By Bill Hirschman
One of the Maltz Jupiter Theatre’s enviable problems of being one of the finest producers of mainstream musicals in the southeastern United States is that it sets the bar of expectations almost unrealistically high.
Assuredly, the Maltz’s Singin’ In the Rain is a pleasant, skillfully executed, beautifully produced evening of cotton candy entertainment. No one for several hundred miles around mounts such gem-polished, well-heeled works of musical theater.
The asterisk is that this Singin’ In The Rain has no soul. It’s a funny, diverting, two-dimensional cartoon whereas the quintessential Hollywood musical stirred in emotions along with the yuks and terpsichorean feats. For all its artifice of people breaking into song and dance, the 1952 flick had that faux film reality that enabled you to root for the lovers. That’s missing in this stage version that seems like a series of expertly staged Follies numbers.
If this sounds like the Grinch stayed an extra few weeks, recall the iconic film sequence in which Gene Kelly as the film actor Don Lockwood expresses his unalloyed joy at being in love by cavorting in a “real” downpour on a “real” residential street. We are eavesdropping on a human being whose emotions are so overwhelming that he must dance to convey them. The ecstasy that he feels and engenders in the audience even on the umpteenth viewing is still pure hallelujah.
But in this edition, Don – bemused by amour rather than lovestruck — is on a Hollywood soundstage playfully toying with a new rainmaking machine. But more telling, the actor is playing directly to the Maltz audience as if he was performing a vaudeville number. He destroys the fourth wall by intentionally and impishly kicking water into the laps of the audience in the first row who have been equipped with Maid of the Mist ponchos. Now the number isn’t rapture, it’s a showstopper.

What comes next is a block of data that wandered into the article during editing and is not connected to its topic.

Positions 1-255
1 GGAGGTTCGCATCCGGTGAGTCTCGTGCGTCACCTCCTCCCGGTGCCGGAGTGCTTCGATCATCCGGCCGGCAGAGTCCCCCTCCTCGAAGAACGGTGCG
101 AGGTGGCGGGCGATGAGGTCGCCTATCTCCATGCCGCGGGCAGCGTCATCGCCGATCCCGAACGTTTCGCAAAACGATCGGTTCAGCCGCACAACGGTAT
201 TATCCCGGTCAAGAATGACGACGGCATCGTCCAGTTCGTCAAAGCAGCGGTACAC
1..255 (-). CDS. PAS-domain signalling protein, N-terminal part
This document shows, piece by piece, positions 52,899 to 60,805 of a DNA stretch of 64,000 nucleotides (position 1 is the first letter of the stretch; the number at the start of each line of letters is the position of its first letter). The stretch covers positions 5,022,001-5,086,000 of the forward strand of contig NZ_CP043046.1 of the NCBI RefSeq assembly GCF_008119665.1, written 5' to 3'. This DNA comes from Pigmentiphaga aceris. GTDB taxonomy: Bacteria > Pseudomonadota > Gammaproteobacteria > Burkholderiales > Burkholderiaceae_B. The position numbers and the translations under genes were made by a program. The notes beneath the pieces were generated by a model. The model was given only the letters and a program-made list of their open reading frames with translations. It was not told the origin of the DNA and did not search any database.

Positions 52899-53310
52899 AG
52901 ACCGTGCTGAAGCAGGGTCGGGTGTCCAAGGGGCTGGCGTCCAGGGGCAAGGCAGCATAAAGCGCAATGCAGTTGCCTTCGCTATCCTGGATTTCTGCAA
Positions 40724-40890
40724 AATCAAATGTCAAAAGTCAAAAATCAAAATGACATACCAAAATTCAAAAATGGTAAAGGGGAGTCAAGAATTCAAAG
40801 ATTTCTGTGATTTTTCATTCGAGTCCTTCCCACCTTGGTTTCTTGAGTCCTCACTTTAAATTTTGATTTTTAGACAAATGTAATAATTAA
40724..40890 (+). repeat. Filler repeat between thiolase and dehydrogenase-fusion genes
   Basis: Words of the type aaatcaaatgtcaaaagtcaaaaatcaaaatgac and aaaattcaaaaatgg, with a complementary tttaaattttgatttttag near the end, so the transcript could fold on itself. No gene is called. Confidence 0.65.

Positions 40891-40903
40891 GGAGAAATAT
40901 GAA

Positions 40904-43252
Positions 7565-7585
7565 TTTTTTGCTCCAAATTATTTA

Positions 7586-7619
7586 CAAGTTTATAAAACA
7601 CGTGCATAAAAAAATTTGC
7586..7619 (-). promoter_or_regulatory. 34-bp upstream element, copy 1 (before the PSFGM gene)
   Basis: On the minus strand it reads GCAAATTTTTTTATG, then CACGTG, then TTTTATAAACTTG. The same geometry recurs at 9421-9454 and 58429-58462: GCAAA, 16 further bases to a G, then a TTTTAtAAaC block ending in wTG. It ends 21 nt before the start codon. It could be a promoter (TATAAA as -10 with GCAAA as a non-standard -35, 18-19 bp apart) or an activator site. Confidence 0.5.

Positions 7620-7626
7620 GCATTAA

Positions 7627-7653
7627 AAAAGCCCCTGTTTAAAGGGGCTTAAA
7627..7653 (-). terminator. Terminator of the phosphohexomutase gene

This stage version originated in London in 1983, was heavily revamped for Broadway in 1985 and revived in England several times. The result is a faithful recreation of the film. Original screenwriters Betty Comden and Adolph Green rewrote their rib-poking script for the stage, and they kept the glorious score of Nacio Herb Brown and MGM musical guru Arthur Freed (almost all of it recycled from their earlier films).
The plot follows the seismic shift when silent flickers gave way to “talkies.” The superstars of a series of romantic swashbucklers at Monumental Pictures, Don Lockwood (Curt Dale Clark) and Lina Lamont (Emily Stockdale), suddenly must try to face adapt to the new technology of digital film and CGI, sorry, I mean talking pictures. Lockwood has little trouble, but the tyrannical Lamont has a voice that sounds like nails scraping a blackboard. Cosmo Brown, the studio piano player and Don’s former vaudeville partner (Brian Shepard), suggests that Lina be dubbed by the lovely low-ingénue-on-the-studio-totem-pole Kathy Selden (Lauren Blackman), which is fine with Don since he has fallen in love with her, not so good since the self-deluded Lina sees Kathy as romantic competition.
The score gives the silver-throated Blackman the chance to send her voice soaring through numbers like “”Would You” and “You Are My Lucky Star.” It also gives Clark and Shepard a chance to hoof their way through some impressively athletic numbers like “Moses Supposes.” All three shine as a unit in the glorious dance trio “Good Morning,” perhaps the best number in the show.